A Roadblock, Not a Barrier for Migrants

David Kelly, Los Angeles Times, Apr. 4

LA MORITA, Mexico—Sergio Cruz almost made it. He had walked five days through the desert, was robbed at gunpoint, abandoned by his guide and now was within 20 yards of the border.

That’s when he saw the line of trucks and sport utility vehicles flying American flags just over the barbed-wire fence separating Mexico from the U.S. Frustrated, he and nine other travelers lay quietly in a ditch along the railroad tracks hoping the men would go away. Early Sunday, Enrique Enriquez stumbled across the migrants and broke the news.

“Did anyone tell you about the Minutemen?” Enriquez, a member of Grupo Beta, Mexico’s agency dedicated to protecting the health of migrants, asked the ragged group. “They are hunting for guys just like you. You couldn’t get across now if you were sitting on George Bush’s lap…. You cannot cross here—wait a month or choose another place.”

Enriquez had been patrolling La Morita, a desolate border region, all morning. His mission was to intercept people heading north and warn them about the Minuteman Project, an effort by hundreds of American volunteers to track and report illegal immigrants coming into southeastern Arizona.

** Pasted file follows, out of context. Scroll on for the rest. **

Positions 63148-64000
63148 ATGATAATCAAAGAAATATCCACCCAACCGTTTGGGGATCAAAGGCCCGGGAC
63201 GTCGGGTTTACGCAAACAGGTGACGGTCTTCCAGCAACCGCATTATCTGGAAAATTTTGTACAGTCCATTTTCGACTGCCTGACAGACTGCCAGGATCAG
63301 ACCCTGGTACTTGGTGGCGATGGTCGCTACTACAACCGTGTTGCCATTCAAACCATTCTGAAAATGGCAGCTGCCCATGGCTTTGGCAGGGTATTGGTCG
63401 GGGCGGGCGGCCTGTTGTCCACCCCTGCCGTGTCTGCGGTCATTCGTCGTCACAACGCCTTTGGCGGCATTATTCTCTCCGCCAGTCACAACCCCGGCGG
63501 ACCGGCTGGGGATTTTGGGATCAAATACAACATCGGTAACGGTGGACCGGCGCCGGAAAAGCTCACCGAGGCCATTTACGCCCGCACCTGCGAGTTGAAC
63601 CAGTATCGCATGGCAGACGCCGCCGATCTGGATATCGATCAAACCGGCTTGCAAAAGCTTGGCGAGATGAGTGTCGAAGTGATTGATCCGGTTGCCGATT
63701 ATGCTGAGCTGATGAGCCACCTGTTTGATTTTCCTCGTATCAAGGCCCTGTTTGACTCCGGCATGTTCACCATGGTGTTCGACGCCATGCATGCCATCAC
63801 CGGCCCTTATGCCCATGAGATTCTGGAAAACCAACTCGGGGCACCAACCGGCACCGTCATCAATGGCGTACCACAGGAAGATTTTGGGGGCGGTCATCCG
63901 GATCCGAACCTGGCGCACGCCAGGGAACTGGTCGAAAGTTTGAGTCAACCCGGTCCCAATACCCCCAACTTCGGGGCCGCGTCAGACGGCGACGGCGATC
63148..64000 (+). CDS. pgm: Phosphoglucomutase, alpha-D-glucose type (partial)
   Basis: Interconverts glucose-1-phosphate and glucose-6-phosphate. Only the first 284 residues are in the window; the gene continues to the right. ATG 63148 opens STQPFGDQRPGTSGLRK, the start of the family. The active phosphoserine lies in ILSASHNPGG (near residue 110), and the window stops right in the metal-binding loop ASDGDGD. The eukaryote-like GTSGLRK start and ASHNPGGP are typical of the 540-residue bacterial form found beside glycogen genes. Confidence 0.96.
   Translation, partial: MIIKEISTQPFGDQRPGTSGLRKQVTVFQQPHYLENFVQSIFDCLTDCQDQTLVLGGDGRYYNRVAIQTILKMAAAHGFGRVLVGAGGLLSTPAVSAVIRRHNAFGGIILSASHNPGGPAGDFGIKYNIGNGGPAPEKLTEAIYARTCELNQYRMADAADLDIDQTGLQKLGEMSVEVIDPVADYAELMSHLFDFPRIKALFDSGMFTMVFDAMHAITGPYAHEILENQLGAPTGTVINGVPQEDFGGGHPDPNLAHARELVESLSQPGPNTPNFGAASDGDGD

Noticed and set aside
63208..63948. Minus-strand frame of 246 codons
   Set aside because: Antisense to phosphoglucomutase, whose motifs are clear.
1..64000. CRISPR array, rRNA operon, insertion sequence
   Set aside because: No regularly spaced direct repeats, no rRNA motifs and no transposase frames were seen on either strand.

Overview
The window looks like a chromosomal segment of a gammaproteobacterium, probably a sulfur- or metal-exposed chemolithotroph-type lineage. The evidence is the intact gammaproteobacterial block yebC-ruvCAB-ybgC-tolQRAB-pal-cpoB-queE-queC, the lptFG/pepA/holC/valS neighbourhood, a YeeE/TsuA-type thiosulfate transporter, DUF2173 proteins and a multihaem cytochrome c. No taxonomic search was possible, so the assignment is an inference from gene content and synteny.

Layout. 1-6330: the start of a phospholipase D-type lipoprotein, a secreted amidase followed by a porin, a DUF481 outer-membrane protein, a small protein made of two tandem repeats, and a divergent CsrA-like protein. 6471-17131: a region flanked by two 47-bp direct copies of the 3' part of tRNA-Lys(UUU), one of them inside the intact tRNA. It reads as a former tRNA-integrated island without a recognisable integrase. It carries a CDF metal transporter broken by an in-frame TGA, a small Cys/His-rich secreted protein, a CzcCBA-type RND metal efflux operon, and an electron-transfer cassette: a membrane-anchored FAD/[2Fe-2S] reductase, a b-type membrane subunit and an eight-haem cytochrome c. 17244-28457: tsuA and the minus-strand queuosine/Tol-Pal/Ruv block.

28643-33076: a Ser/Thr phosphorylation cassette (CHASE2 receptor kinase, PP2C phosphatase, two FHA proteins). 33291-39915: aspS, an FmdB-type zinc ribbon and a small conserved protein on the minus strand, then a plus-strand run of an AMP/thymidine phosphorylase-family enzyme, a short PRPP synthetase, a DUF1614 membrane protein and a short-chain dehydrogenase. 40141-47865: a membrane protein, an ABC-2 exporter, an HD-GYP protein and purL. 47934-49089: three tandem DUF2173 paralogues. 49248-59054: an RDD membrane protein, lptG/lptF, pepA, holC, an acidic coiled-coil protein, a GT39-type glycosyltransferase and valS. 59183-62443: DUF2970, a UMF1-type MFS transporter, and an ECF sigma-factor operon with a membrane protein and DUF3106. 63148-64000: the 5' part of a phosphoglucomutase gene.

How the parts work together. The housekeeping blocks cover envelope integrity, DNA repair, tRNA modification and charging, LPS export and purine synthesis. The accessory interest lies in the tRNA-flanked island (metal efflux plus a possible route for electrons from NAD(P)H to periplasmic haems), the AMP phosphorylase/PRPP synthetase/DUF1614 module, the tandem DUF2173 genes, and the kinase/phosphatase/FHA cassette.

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Although only about 200 activists have shown up, their efforts have already had a dramatic, if perhaps short-term effect.

This vast desert border just west of Douglas, Ariz., is the busiest illegal crossing point in the nation. Enriquez said more than 400 people a day walk these harsh trails. But news of the Minutemen’s arrival, combined with media hype in Mexico, has cut the traffic to a few dozen a day.

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WorldNetDaily.com, Apr. 3

Just before its official commencement, the Minuteman Project has helped U.S. officials capture at least 18 suspected illegal aliens.

Volunteers with the group of private citizens spotted the migrants yesterday as they were familiarizing themselves with the area near Naco, Ariz.

When federal agents arrived at the scene, they took into custody 18 migrants, Border Patrol spokesman Andy Adame told the Associated Press.

“You observe them, report them and get out of the way,” Mike McGarry, a spokesman for the project, told the wire service.

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